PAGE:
Here’s where I would deviate from the expected. To me, it is neither Li Mu Bai’s physical power nor his intelligence that drives his martial arts, but his force of will and sense of justice. I’m linking his “Sword Mastery” to Charisma. I’m also going to throw in an Element there, which is probably sub-optimal, but I think his “Arcane Medicine” is important, but that needs to be linked to his Cunning – I have a really hard time justifying it as a Charisma Quality, even though mechanically that would make sense.

As for Pivots, I believe his Goal would be “Justice for All,” his Quirk would be “Doomed Romantic,” and his Style would be “Contemplative Tornado of Violence.”

So Li Mu Bai in a fantastical, kung fu setting would be:
Concept: Knight Errant +4
Background: Warrior Monk +2
Faculty: Sword Mastery +4 (Charisma)
Phy +0; Cha +6; Cun +0
Arcane Medicine (Cun) +2
Justice for All; Doomed Romantic; Contemplative Tornado of Violence.

Were Li Mu Bai in a more common setting, like a straight-up fantasy, or semi-historical adventure, I might need to add more mechanics to justify his more “magical” abilities. I think in such a case, his Qualities would be about his abilities while his core character is expressed in his Pivots. I would change his Concept to “Mystical Sword Master,” and his Background to “Warrior Monk.” To really hit this on the nose, I might go with “Supernatural Sword Master” for Concept and “Mystical Martial Arts Monk” for Background. For Faculty, I think I would use “Perfect Balance,” but would still link it to his Charisma for the same reason. I could mark this as an SFX Quality, as something that allows him to do actions outside of the laws of physics. I would also have the Element “Leap of Faith,” as he doesn’t really fly, more jumps really well. This time, I can link it to his Charisma since it is powered by his qi energy.

I think his Pivots all still work really well, but I would replace “Doomed Romantic,” with “Knight Errant.” I think it’s important that the GM understand that this is important to the character – and that’s the role of the Pivot. I would love to work the doomed romance in there, but I think that could be done through the level of narrative control a player has. I could insert it into the story and link it back to his Knight Errant, many of whom – in European lore – were part of tragic love affairs.

So to insert Li Mu Bai into a more conventional fantasy, the character would look like:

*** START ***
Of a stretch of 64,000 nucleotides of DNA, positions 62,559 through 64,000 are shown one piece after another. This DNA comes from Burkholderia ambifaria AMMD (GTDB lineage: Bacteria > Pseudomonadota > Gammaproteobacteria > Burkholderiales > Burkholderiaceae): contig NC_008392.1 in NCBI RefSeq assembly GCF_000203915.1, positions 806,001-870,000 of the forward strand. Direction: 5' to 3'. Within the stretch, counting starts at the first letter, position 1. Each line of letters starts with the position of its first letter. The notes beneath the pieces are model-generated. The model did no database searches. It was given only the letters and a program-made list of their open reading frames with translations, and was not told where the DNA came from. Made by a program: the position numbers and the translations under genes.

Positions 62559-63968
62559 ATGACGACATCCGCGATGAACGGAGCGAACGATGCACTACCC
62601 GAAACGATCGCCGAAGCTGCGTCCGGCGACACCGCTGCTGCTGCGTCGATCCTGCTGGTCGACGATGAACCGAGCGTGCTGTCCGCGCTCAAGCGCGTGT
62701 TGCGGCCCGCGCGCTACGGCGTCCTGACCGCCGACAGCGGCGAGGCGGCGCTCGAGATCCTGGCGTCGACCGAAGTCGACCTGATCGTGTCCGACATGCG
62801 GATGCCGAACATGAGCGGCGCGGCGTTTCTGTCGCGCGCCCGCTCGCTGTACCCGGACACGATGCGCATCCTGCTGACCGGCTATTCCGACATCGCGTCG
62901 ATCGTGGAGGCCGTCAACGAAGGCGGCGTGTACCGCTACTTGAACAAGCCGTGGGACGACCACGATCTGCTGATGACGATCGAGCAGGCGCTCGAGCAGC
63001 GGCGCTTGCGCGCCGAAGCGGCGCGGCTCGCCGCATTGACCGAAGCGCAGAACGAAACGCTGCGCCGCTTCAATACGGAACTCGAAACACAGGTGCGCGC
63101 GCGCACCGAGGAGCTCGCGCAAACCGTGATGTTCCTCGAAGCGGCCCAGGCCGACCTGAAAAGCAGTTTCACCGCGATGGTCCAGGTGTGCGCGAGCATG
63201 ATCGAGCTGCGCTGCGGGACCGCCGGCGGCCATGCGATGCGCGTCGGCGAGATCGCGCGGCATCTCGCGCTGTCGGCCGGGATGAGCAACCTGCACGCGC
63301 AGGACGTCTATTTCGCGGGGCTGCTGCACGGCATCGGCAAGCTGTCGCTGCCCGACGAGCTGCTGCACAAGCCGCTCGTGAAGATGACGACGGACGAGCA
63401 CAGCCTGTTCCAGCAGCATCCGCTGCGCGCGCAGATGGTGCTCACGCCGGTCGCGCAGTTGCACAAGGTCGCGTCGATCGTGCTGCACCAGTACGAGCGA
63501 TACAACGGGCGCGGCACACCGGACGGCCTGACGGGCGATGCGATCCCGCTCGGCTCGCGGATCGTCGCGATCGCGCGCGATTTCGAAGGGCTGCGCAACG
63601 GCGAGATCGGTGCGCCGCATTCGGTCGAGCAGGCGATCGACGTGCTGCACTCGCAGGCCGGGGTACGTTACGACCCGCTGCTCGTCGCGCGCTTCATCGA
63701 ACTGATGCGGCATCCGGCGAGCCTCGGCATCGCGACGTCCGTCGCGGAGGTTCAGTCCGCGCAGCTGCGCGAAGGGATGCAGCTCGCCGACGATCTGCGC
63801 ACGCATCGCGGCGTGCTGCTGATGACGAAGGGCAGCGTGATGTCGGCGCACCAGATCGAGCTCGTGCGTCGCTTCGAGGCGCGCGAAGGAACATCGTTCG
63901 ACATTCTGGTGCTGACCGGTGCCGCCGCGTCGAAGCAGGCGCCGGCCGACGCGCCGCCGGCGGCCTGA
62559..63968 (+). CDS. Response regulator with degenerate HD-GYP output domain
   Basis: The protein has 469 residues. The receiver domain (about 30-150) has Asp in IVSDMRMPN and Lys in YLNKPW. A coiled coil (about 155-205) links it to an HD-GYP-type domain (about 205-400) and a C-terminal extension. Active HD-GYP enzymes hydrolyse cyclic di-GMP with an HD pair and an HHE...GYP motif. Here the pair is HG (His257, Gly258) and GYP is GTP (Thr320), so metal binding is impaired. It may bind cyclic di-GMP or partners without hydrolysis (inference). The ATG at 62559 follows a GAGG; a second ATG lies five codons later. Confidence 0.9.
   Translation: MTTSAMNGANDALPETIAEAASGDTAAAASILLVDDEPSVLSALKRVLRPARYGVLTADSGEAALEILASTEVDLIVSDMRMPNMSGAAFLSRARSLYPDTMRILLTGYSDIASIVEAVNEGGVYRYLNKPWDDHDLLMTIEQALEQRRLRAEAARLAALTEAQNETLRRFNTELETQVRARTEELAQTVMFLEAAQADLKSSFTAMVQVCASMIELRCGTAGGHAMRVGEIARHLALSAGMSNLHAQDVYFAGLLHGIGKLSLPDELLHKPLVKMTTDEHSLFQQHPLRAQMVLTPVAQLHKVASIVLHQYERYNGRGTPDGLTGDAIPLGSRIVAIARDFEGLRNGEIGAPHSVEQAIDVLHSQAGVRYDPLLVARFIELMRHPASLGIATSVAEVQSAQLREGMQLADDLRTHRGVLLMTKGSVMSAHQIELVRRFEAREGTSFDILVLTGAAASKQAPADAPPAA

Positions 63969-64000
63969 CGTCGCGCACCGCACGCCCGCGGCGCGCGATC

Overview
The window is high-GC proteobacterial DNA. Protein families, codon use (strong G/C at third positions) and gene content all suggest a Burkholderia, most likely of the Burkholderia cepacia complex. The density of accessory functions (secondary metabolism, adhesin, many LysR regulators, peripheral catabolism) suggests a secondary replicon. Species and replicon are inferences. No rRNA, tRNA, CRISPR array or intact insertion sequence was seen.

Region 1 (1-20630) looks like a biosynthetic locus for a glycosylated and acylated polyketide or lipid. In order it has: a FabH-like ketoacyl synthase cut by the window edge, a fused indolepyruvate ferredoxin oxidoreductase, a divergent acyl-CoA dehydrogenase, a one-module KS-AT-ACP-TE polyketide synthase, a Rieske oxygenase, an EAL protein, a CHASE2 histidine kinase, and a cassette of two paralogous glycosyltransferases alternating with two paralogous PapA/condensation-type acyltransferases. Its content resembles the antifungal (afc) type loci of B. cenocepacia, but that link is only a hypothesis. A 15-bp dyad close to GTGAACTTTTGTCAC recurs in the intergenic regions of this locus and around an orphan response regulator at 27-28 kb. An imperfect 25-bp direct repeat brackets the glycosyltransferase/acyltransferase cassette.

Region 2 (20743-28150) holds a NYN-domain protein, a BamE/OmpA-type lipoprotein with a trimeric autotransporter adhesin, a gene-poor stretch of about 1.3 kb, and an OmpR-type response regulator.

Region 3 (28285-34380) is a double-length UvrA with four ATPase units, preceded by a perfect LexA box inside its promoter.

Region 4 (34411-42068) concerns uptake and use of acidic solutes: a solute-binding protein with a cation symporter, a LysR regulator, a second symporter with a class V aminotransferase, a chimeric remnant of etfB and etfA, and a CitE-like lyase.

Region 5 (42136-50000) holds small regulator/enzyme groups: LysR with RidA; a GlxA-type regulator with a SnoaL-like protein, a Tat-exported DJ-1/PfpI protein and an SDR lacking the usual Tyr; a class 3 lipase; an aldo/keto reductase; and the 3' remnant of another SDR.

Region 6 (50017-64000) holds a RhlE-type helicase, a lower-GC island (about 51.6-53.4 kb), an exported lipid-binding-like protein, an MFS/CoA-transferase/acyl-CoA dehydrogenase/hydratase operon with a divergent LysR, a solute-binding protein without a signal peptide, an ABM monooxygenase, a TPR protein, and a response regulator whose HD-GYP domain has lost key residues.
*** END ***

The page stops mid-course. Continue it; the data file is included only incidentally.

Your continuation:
Concept: Mystical Sword Master +4
Background: Warrior Monk +4
Faculty: Perfect Balance, SFX +2 (Charisma)
Phy +0; Cha +6; Cun +0
Leap of Faith, SFX (Cha) +2
Justice for All; Knight Errant; Contemplative Tornado of Violence.

So that’s how one could create a wire-fu, qi-powered warrior like Li Mu Bai both for a game that is specifically set in a wuxia environment or in a game that is in a Western-style fantasy. In the end, I prefer the former version, because it is much more about the character than his abilities. I think characters are more evocative when players can reveal their cores through their Qualities, but everyone enjoys something different. The beauty of light systems is they tend to be able to be flexible and hit a variety of targets.

At least, that was the plan with Sword’s Edge.

If this sounds cool, please check out my Patreon, for more adventures and games.

Studio Firebase Oats Rakka

Neill Blomkamp isn’t resting on his laurels but is creating some amazing speculative fiction shorts. Both Rakka and Firebase are out now, and each of these provides tons of inspiration for both writers and RPGers. I’m only going to look at it from an RPG perspective.

Rakka is kind of an apocalyptic/bodyhorror/alien invasion short which looks at the way humans try to fight back. There are shades of the backstory for Terminator – which became a frontstory(?) with the imperfect Terminator SalvationAliens, eXistenZ, and District 9 while still remaining briskly original. For inspiration, there is the enemy itself – one that has both technological superiority but also psionic superiority – those humans that survive the aliens’ experimentation (maybe the super-powered PCs?), and the hinted-at saviours of the world. Is the Earth caught in the middle of an interstellar war, useful because of its strategic location? Does one side view Humans only as an irritating pest while the other recognizes sentience? Or do our saviours merely seek to use us as proxies, to avoid their own casualties while still hitting at their opponents?